There's been a barrage of bad news lately from Afghanistan.
So I was glad for the chance to discuss "what should be done?" with Greg Mortenson, the author of the best-seller, "Three Cups of Tea," who has built more than 130 schools, mostly for girls, in Afghanistan and Pakistan. I've traveled with him to some of his schools in Pakistan, and he stopped off in Philadelphia between interviews in New York and Washington.
Mortenson, a large bear of a man, travels to the most remote rural areas of Afghanistan, including those where Taliban are active. His views are shaped over endless cups of tea with village elders. Only one of his schools has ever been attacked by Taliban, and local tribesmen quickly pushed them out.
How is he able to succeed when so many have failed?
"Success in Afghanistan," Mortenson says, will come "when the people themselves can determine their own destiny.
"We need to put more emphasis on empowering Afghans, which means involving them in the process. You have to get buy-in from the people themselves."
He learned that philosophy from his father, who started a hospital in Tanzania and ultimately got fired for insisting that all departments should be run by Tanzanians. Today that is the case.
Mortenson puts that philosophy to work in Afghanistan, working with shuras (groups of elders). Their deepest wish is to be free from coercion, by Taliban or corrupt central government officials, and to be able to improve their lives. Prime among their concerns is educating their children. If local mullahs are resistant to approve girls' education, they can usually be convinced over more cups of tea.
"We put our schools in areas where there are no schools at all," Mortenson told me. As we talked in my office, he took a cell phone call from an intrepid Afghan staffer, Shafraz Khan, who was checking in from Badakshan province, high in the Hindu Kush mountains.
"When we build our schools," he continued, "the community has to provide free land, free labor, sweat equity, and the elders are in charge." Mortenson's Central Asia Institute (CAI, www.ikat.org) pays for most of the building materials, and often for teachers.
Once a school is built, the community protects it, and neighboring villages seek their own schools. The institute also helps villagers start income-generating projects to pay teachers' salaries if the government won't.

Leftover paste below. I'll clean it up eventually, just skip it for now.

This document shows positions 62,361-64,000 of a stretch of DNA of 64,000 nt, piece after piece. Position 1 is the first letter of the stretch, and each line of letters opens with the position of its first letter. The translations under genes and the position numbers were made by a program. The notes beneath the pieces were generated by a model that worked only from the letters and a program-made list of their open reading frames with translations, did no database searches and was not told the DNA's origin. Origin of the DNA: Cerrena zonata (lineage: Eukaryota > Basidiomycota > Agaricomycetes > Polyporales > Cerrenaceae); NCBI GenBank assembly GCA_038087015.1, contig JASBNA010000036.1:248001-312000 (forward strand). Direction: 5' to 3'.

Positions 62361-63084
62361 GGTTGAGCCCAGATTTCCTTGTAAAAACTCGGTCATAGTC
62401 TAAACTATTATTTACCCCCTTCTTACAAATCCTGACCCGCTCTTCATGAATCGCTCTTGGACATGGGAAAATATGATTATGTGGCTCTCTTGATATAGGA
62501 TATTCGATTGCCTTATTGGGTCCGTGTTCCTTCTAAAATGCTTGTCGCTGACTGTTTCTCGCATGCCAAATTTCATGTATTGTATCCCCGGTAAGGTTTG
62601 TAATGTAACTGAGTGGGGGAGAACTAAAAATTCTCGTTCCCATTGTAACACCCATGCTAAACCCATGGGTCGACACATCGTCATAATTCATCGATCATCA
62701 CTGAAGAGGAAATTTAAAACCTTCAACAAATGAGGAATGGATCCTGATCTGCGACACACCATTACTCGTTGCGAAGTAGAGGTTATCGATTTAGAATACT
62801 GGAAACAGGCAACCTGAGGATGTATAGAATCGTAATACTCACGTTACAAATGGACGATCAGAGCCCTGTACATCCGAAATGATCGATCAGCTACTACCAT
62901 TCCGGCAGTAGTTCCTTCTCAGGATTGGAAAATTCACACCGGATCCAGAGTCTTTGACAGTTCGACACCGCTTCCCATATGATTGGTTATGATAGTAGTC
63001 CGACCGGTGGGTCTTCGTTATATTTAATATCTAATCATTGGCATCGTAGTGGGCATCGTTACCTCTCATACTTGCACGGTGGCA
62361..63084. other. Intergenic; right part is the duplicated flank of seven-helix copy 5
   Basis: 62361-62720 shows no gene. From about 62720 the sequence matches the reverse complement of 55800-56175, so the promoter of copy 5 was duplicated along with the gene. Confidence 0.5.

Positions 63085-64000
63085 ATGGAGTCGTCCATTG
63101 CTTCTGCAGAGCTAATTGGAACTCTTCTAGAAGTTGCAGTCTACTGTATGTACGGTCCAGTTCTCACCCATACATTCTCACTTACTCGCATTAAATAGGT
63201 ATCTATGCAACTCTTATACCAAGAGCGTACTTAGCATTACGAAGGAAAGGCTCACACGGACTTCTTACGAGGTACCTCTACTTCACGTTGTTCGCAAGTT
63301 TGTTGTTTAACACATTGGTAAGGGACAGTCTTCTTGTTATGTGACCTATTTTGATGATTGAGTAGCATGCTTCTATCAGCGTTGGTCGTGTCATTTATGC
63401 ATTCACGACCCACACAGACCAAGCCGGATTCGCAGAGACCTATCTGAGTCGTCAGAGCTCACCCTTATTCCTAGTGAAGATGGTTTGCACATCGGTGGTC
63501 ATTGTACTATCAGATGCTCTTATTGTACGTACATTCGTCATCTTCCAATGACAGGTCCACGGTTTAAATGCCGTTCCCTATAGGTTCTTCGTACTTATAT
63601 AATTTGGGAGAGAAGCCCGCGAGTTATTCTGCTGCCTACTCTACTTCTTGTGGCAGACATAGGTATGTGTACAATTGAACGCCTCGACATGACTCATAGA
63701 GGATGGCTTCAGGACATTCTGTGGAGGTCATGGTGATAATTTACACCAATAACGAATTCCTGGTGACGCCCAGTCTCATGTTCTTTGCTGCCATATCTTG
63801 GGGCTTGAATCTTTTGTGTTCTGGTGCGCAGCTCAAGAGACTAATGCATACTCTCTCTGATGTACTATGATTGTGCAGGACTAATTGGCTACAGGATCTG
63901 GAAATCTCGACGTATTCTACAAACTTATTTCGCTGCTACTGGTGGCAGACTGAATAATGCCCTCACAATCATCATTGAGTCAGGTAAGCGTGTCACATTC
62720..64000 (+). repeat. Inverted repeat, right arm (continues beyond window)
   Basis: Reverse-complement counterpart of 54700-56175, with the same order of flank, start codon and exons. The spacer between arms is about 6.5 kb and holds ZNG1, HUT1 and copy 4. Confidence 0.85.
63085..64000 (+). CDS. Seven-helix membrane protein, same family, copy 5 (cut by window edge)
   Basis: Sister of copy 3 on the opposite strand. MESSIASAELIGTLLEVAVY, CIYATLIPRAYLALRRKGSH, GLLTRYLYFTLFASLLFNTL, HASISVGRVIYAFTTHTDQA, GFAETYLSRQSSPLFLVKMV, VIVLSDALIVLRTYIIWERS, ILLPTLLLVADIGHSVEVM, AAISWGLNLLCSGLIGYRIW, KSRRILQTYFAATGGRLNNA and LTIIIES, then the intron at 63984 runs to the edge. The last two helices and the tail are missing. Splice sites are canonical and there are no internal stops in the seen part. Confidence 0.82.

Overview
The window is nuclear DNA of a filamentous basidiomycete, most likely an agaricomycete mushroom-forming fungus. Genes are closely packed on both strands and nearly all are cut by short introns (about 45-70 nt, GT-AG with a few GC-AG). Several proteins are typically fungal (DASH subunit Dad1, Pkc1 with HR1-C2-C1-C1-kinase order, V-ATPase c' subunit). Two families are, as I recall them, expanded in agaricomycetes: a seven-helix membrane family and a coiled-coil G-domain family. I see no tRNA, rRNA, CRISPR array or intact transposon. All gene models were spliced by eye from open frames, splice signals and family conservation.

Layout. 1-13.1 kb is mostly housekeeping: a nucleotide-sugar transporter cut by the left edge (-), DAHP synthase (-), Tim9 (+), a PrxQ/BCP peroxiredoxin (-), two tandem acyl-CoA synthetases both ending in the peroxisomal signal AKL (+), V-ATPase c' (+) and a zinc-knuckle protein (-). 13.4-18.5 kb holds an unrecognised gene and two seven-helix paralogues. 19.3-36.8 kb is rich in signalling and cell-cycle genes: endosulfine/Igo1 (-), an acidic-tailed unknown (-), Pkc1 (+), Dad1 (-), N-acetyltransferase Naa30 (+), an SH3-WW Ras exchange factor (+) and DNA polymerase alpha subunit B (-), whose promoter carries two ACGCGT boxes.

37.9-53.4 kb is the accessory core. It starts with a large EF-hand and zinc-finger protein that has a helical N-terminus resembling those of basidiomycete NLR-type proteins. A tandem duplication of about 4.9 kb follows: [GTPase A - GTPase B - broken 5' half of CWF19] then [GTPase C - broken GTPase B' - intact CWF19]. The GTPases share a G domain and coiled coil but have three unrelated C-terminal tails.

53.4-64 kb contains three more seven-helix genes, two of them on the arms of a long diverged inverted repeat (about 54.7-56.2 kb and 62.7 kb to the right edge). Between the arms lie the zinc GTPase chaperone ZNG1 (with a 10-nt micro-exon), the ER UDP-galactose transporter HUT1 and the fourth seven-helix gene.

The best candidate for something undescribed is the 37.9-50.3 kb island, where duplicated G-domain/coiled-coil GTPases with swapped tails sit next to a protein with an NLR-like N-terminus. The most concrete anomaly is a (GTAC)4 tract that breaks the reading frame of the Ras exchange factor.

His staff then tells local government officials they will do more projects in the area, provided the officials also commit to constructing schools.
Mortenson believes education can change Afghan society. "Why do we ignore what does work?" he asks passionately. "Education is Afghanistan's greatest success story, but the education ministries are probably its least funded." Indeed, since the Taliban were defeated, the number of Afghan schoolkids had risen from 800,000 to 8 million, including 2.8 million girls.
"If something is so successful, why aren't we putting more money into it?" he asks. He points out we spend $1 million per year per soldier in Afghanistan. Their higher education ministry needs $247 million to refurbish a struggling system, but the ministry will only get about $50 million. "For the cost of 247 U.S. soldiers," he says, "we could pay for the whole thing."
Mortenson would especially like to see the United States set up a College of Mines, so Afghans could train engineers to develop the country's vast stores of precious minerals and ore, its best hope for prosperity. China is eager to develop those sites on its own terms; it is already mapping roads from its border into regions rich with mineral wealth.
Mortenson's larger point: Americans need to think local when trying to stabilize the country. The current Afghan constitution, drafted with U.S. help, set up a government that is too centralized and at odds with most of Afghan history. Village elders echo America's frustration with the corruption in Kabul.
Today's U.S. military understands the need to listen to Afghan elders. When Gen. Stanley McChrystal took command in 2009, he asked Mortenson to facilitate meetings between his senior staff and shuras from around the country — on a voluntary basis. These discussions will continue under the new commander in Afghanistan, Gen. David Petraeus.
But empowering elders — with education, development aid, and the means to defend themselves against Taliban pressure — takes time. This is why Mortenson believes "it's premature to begin pulling troops." He's certain a Taliban return would sharply reverse gains in women's education, rights and health care.
Americans are understandably weary of the Afghan war, but Mortenson has seen how village elders stand up against Taliban coercion once they are given something concrete to fight for — including girls' schools.
Trudy Rubin is a columnist and editorial-board member for the Philadelphia Inquirer. E-mail her at email@example.com.